One of the mysteries of the English language finally explained.
A person who leases or lets a property to another; a landlord.
property owner, proprietor, letter, householder, freeholder, landowner, landholder, masterView synonyms
- ‘It is not simply the transfer of title to a piece of property: it is also a contract in itself under which both the lessor and the lessee accept rights and obligations.’
- ‘When a lessee commits a breach of covenant on which the lessor has a right of re-entry, he may elect to avoid or not to avoid the lease, and he may do so by deed or by word.’
- ‘In this case, an owner of a piece of equipment sells the equipment to a lessor, who then leases it back to its former owner, who is then the lessee.’
- ‘For a very brief time, both the lessor and the lessee were one and the same person.’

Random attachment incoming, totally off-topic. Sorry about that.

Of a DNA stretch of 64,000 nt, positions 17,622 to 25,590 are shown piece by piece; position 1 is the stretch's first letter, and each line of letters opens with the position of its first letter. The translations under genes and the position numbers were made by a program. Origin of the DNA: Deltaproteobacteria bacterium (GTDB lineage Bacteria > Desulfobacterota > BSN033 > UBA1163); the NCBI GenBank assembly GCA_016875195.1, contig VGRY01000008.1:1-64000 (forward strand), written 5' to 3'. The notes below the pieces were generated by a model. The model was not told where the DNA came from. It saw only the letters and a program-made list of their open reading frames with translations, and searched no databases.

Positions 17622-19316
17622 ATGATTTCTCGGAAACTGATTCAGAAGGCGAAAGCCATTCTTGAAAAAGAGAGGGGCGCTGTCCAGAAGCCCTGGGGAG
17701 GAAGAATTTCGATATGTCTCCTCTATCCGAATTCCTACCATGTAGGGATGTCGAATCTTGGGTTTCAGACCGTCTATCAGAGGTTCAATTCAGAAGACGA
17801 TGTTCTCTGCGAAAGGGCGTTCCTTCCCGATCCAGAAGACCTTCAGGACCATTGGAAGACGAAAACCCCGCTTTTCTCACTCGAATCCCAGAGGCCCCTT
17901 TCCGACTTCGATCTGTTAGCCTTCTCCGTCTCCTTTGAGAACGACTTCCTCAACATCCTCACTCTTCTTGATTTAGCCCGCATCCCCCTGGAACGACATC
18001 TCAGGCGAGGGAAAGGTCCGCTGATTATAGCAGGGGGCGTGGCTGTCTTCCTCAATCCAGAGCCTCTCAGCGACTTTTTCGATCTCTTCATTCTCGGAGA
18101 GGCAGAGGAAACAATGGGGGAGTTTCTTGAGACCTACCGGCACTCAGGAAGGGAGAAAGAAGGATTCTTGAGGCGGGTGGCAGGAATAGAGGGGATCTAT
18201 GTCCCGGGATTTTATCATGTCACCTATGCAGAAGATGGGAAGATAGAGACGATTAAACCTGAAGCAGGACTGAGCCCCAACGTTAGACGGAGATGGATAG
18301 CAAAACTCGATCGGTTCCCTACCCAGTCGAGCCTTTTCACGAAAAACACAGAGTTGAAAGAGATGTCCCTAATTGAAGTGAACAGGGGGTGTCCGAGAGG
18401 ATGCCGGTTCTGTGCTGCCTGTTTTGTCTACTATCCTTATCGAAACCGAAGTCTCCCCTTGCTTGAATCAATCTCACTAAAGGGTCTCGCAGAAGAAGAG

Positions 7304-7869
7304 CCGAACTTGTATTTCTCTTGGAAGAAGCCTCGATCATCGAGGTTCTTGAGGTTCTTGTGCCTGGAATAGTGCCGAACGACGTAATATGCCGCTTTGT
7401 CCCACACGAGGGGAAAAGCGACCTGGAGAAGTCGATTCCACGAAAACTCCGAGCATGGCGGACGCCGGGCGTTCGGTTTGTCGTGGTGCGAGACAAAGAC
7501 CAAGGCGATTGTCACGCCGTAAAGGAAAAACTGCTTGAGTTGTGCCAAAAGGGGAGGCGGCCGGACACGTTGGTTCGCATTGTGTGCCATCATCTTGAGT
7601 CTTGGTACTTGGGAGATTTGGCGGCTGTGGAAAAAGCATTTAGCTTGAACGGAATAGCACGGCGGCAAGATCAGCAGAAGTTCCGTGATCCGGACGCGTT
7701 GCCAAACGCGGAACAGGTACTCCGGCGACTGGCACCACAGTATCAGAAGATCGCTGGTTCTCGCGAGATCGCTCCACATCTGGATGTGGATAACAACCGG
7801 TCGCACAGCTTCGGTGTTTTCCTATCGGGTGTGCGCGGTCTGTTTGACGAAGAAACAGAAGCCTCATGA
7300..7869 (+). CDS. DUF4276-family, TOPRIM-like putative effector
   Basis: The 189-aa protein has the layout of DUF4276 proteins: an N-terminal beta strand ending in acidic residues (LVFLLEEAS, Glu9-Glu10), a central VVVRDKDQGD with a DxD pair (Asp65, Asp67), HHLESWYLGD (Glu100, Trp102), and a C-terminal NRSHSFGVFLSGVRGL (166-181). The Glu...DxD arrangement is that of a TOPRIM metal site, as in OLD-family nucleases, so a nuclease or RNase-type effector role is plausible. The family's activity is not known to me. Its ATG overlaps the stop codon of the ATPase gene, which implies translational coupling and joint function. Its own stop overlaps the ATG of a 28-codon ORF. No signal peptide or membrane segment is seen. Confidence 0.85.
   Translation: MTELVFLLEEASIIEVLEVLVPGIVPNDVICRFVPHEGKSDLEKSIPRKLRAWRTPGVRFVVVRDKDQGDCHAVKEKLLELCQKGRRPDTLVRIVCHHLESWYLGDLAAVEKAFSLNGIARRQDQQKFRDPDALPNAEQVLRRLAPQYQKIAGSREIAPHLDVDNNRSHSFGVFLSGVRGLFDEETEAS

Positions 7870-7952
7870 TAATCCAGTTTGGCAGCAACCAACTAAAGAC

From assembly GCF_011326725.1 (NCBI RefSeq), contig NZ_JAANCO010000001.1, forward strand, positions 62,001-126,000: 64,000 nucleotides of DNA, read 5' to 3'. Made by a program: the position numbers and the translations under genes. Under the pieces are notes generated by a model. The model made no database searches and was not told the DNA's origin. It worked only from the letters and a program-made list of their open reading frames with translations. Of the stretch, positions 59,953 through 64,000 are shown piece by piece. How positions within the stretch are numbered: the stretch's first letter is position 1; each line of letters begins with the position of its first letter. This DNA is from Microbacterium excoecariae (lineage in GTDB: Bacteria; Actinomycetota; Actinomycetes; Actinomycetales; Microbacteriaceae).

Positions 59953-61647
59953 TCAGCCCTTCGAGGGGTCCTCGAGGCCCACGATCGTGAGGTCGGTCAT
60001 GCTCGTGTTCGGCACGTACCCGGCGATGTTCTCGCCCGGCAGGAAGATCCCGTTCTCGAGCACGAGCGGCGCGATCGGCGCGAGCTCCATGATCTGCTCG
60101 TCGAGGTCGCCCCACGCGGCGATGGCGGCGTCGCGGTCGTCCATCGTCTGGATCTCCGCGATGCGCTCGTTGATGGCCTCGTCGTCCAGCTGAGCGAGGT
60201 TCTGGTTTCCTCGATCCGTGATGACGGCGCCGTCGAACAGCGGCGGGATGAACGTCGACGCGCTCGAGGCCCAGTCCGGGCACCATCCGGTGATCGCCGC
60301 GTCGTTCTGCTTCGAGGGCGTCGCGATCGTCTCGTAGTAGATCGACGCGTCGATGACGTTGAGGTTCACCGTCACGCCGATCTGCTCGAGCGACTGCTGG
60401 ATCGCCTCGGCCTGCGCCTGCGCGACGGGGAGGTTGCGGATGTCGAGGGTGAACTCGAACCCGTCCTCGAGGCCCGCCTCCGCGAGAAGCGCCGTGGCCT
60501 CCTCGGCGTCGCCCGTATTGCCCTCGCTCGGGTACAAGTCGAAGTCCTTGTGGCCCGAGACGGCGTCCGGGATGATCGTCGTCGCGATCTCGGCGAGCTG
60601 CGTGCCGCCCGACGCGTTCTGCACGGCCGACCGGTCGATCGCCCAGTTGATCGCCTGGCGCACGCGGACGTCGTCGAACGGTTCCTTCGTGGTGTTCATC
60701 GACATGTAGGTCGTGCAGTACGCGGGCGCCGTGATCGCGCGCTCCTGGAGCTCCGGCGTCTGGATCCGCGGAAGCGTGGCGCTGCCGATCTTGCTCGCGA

- ‘In addition the scheme provided for relief for owner-occupier or lessors of residential property.’
- ‘The trustee sought a renewal for the children and the lessor refused to grant the lease to the children.’
- ‘It leased trucks from a lessor in Manitoba and re-leased them to tourists in Alberta.’
- ‘There had been a stipulation in the lease that the buildings were not to be altered without the lessor's consent, which was never asked for.’
- ‘That rationale is not inconsistent with allowing a lessor to recover for reduced rent suffered by the lessor as a result of the liability of the land to be affected by nuisance.’
- ‘If the covenant has the meaning suggested by the lessees, the lessors are liable for breach of the implied covenant.’
- ‘Both owners and lessors of properties will qualify for the incentive.’
- ‘The lessor can neither refuse the license to assign, nor assent to the assignment, for he has nothing more to do with it.’
Late Middle English: from Anglo-Norman French, from Old French lesser ‘let, leave’.
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